BEIJING — Officially, the Chinese government has nothing at all to say about Edward Snowden.
But unofficially, it is only too happy to dump on the United States.
After days of silence, state media have let loose with a barrage of criticism concerning Snowden’s allegations of a massive electronic surveillance program by the United States. The English-language China Daily ran a large cartoon of a shadowed Statue of Liberty, holding a tape recorder and microphone instead of a tablet and torch.In an editorial dripping with indignation, the Communist Party-run Global Times demanded an explanation on behalf of the Chinese government.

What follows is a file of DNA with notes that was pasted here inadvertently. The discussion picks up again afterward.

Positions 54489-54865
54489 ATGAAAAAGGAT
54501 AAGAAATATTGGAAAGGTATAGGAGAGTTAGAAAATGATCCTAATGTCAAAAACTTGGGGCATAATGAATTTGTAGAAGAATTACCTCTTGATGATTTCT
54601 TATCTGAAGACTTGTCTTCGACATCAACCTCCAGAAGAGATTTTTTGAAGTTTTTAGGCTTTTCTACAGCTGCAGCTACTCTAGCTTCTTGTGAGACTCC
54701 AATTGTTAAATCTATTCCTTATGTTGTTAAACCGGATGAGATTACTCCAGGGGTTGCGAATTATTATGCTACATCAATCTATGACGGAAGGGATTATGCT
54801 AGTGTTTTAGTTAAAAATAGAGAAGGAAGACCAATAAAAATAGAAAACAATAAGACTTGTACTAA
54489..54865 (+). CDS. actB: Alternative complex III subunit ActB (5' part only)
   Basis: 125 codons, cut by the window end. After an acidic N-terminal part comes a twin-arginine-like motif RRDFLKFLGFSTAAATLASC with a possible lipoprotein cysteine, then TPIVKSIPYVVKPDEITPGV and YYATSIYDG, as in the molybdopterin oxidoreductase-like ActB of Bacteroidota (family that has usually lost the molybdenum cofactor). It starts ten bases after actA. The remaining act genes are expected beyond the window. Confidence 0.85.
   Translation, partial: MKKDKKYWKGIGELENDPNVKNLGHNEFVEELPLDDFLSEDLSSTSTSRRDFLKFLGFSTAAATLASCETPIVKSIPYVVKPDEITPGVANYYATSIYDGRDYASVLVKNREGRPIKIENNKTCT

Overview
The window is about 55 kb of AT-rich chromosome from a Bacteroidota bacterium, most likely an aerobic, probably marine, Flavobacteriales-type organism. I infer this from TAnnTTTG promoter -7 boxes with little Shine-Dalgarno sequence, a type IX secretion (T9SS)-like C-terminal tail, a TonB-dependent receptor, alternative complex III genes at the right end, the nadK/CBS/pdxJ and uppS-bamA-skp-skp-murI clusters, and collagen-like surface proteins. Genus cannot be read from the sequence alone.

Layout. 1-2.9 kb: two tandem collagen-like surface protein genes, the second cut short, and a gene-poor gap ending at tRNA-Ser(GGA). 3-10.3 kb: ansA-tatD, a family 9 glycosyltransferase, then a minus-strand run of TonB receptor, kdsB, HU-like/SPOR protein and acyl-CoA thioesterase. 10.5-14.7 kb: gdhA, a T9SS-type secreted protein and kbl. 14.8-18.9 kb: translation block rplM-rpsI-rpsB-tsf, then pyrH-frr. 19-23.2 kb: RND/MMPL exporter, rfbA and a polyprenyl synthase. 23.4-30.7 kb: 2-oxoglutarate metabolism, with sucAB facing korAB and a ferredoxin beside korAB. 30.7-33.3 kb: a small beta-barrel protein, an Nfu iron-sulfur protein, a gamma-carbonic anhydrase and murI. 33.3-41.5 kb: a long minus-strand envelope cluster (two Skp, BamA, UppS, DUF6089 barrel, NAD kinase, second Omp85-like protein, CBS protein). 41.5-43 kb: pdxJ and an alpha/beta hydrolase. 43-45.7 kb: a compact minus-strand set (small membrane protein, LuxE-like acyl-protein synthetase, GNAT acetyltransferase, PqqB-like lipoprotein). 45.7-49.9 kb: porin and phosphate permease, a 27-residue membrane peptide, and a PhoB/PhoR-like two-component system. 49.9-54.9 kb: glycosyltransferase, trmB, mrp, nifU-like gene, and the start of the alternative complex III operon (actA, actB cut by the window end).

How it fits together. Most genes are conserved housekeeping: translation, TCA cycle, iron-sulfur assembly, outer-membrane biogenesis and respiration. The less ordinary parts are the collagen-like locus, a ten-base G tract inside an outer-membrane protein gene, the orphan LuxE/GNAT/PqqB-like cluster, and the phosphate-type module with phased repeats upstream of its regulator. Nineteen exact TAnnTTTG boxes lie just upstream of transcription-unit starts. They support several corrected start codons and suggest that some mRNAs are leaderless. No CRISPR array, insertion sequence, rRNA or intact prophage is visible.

“Before Snowden is silenced, Washington owes China an explanation of whether the U.S. as an Internet superpower abused its power over our vital interests,’’ Global Times opined.
In Hong Kong, the pro-Communist Party Takungpao newspaper added: “If the U.S. is the true defender of democracy, human rights and freedom like it always described itself … President Obama should sincerely apologize to the people from other countries whose privacy was violated.’’
Of course, the criticism is irresistible, the opportunity too rich to pass up. For months now, the U.S. government has demanded that the Chinese government rein an extensive military-sponsored hacking operation. During last weekend’s summit between Obama and Chinese President Xi Jinping, cybersecurity was the main item on the U.S. agenda.